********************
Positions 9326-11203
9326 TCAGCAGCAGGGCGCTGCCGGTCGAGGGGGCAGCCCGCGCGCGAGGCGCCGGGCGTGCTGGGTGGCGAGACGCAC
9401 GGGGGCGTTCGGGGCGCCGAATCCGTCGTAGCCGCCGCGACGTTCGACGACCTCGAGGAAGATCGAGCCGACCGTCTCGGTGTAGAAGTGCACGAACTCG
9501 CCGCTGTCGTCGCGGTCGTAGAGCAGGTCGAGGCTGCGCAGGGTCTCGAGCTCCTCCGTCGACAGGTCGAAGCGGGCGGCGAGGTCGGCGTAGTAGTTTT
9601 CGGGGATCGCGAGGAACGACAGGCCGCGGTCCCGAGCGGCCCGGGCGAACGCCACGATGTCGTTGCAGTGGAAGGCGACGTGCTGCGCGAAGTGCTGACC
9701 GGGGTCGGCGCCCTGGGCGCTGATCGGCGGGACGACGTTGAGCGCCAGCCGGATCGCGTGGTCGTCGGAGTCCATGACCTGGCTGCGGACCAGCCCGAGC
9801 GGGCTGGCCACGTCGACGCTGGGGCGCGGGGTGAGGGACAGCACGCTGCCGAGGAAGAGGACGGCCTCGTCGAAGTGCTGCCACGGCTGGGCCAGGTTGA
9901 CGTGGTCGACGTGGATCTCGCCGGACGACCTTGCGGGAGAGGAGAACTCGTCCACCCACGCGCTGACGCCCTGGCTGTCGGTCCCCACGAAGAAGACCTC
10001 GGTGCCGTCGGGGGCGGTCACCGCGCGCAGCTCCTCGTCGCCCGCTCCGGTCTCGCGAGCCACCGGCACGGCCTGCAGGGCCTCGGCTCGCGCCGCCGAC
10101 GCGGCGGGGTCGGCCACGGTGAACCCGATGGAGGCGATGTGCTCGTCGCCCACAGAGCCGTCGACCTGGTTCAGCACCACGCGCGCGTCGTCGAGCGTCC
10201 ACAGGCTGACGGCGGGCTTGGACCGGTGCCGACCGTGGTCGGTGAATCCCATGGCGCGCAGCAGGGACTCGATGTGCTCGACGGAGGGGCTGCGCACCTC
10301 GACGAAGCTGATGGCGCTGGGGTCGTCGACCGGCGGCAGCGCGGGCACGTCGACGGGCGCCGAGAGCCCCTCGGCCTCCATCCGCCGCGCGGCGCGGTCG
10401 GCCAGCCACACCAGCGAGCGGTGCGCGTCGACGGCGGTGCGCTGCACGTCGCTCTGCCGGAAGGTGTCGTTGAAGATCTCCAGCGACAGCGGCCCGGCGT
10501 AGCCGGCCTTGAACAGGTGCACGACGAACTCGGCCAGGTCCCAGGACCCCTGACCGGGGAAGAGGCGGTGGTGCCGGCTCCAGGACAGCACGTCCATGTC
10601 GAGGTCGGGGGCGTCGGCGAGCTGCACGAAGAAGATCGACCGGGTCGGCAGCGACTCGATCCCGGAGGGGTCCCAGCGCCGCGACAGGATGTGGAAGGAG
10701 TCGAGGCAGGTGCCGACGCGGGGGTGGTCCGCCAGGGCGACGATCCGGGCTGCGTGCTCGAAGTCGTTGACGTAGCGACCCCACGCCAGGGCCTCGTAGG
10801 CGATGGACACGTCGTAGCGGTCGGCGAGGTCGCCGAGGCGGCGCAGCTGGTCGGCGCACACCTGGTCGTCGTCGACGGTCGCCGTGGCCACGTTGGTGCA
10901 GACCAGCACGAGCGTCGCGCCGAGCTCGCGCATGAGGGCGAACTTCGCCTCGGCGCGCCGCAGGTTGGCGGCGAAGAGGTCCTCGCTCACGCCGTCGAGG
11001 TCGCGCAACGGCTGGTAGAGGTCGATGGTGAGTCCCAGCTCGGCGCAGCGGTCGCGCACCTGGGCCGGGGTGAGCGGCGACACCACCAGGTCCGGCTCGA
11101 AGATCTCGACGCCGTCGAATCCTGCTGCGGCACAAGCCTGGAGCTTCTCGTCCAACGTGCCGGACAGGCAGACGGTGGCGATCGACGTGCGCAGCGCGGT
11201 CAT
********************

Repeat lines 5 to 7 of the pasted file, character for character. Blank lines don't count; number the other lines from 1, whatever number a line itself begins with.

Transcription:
9601 CGGGGATCGCGAGGAACGACAGGCCGCGGTCCCGAGCGGCCCGGGCGAACGCCACGATGTCGTTGCAGTGGAAGGCGACGTGCTGCGCGAAGTGCTGACC
9701 GGGGTCGGCGCCCTGGGCGCTGATCGGCGGGACGACGTTGAGCGCCAGCCGGATCGCGTGGTCGTCGGAGTCCATGACCTGGCTGCGGACCAGCCCGAGC
9801 GGGCTGGCCACGTCGACGCTGGGGCGCGGGGTGAGGGACAGCACGCTGCCGAGGAAGAGGACGGCCTCGTCGAAGTGCTGCCACGGCTGGGCCAGGTTGA